Elm Staff Writer
Calling all Indiana Jones fans, or rather, serious anthropologists who know that real archaeology involves less idol-stealing and more painstaking brushwork: registration for Washington College’s Archaeology Field School. The school is an immersive, eight-week experience that will run through May 20 to July 12.
Divided into two parts, field school participants will spend their first four weeks working in partnership with the Lost Towns Project Inc. at Jug Bay Wetlands Sanctuary in Anne Arundel County.
Their focus will be on documenting the effects of erosion and climate change on 10,000 years of human occupied settlements surrounding the Patuxent River. Specifically, the Lost Towns Project revolves around the investigation of three colonial towns in Anne Arundel County: Providence, Londontown, and Herrington.
According to their website, Jug Bay Wetlands “consists of 1,700 acres of open water, tidal freshwater marshes, forested wetlands, upland and riparian forest, creeks, meadows, pine and sand barrens, and fields along the Patuxent River.”
This portion of the program will be led by Dr. Julie Markin, department chair and associate professor of anthropology.
Markin noted that the first half of the field school will be especially relevant for students interested in the relationship between anthropology and environmental studies.
“If you’re interested in the past, how we can improve our relationship to the environment, or in humans, this is a great course,” Markin said. “You get to be with other people outside looking through a millennium of human occupation.”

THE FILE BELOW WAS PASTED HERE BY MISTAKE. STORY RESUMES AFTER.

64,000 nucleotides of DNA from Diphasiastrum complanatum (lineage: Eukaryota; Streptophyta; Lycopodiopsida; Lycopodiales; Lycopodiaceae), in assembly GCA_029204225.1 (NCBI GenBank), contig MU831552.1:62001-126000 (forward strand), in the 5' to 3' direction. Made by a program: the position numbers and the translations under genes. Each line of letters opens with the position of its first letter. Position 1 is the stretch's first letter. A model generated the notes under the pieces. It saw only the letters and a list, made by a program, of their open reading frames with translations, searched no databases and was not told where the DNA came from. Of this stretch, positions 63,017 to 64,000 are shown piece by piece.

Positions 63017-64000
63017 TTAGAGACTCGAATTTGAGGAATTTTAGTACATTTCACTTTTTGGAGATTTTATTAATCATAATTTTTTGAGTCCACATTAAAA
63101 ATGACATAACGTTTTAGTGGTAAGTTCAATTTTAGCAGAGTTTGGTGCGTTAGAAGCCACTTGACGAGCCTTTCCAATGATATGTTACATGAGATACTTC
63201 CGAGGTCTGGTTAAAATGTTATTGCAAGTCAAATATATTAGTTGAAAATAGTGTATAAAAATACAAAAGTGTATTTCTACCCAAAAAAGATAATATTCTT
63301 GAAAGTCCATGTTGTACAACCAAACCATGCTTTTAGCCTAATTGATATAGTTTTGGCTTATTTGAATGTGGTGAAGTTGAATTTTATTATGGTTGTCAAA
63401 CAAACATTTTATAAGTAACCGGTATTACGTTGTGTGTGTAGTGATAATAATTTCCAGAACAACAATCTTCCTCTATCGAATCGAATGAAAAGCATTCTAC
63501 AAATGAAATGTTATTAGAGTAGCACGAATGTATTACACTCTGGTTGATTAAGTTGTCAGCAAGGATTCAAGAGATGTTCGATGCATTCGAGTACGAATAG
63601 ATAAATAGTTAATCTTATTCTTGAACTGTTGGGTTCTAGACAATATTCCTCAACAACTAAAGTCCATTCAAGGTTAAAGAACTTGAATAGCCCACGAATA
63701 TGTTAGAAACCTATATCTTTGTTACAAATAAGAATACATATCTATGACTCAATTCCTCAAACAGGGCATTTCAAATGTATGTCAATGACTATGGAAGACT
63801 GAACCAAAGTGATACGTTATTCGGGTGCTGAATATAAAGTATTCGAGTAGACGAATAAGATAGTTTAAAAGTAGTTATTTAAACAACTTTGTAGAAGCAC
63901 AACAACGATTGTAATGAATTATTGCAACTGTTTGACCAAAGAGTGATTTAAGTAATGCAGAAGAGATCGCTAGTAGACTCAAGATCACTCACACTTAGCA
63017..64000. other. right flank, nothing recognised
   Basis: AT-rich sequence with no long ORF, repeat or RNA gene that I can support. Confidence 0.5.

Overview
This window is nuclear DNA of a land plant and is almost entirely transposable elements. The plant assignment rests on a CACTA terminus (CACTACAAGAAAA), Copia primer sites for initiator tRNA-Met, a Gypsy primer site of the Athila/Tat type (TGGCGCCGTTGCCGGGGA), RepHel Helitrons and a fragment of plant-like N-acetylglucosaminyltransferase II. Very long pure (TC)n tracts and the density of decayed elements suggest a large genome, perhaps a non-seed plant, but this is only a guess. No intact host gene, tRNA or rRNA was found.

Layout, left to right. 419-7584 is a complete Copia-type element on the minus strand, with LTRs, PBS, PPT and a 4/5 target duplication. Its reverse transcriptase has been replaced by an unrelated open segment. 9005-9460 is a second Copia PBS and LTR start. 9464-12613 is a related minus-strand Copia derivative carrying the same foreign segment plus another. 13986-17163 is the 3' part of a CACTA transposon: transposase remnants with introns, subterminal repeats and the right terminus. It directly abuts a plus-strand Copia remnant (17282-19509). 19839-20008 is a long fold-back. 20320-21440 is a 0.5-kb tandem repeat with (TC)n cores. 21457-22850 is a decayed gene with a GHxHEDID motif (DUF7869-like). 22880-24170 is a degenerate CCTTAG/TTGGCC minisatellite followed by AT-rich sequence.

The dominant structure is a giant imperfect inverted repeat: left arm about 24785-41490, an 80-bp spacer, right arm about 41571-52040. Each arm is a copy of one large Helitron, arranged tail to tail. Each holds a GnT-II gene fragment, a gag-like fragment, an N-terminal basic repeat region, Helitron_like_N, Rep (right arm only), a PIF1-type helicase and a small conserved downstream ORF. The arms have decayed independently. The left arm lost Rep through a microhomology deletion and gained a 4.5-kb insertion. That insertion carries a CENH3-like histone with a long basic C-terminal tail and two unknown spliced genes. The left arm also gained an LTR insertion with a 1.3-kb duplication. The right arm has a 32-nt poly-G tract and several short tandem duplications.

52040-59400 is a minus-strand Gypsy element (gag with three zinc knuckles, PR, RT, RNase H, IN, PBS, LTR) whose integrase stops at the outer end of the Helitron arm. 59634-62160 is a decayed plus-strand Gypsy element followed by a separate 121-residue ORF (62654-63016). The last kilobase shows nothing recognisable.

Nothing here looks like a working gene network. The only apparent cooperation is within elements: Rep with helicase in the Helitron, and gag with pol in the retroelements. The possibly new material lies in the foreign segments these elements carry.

The second portion of the field school will take place at Andelot Farm, an early colonial plantation in Kent County inhabited from 1680 to 1720. Students will draw upon work that began in 2015 to study the remains of early English settlement.
This aspect of the field school will be led by Chuck Fithian, lecturer in anthropology, Dr. John Seidel, director of the Center for Environment and Society and assistant professor of anthropology and environmental studies, and Elizabeth Seidel, director of WC’s Public Archaeology Lab.
The lab, located off campus at 210 S. Cross St., is where all artifacts from excavations are processed.
“For students considering a career in archaeology or historic preservation, an archaeology field school is essential. It gives them necessary skills and experience — we cover everything from surveying and mapping to excavation and analysis techniques,” Seidel said.
In addition to learning real-world archaeology skills like survey, laboratory, and excavation techniques, students will be able to experience the thrill of piecing together the past under the guidance of trained professionals.
“We handle objects that haven’t been touched by people in centuries. Digging an archaeology site is like solving a fascinating puzzle — piecing together clues to understand the past,” Seidel said.
Additionally, WC’s archaeology lab often hires students who have successfully completed the field school, creating additional opportunities for those passionate about the field.
The cost of the field school is $3,500, which includes tuition, fees, and housing. Students receive eight credits for the course, covering ANT 296-10 and ANT 296-20, and are required to register for both sections of the course.
“What makes the 2019 session such a unique opportunity is that we will be conducting excavations at two sites from very different time periods and teaching different skills. Getting experience in both time periods during a single summer field school is unusual and will really give our students an edge, preparing them for whatever they decide to do next,” Siedel said.
For more information, contact Dr. Markin or Fithian at firstname.lastname@example.org or email@example.com.
Additionally, students interested in volunteering at Jug Bay Wetlands or Andelot Farm should contact Dr. Markin or Elizabeth Seidel at firstname.lastname@example.org, respectively.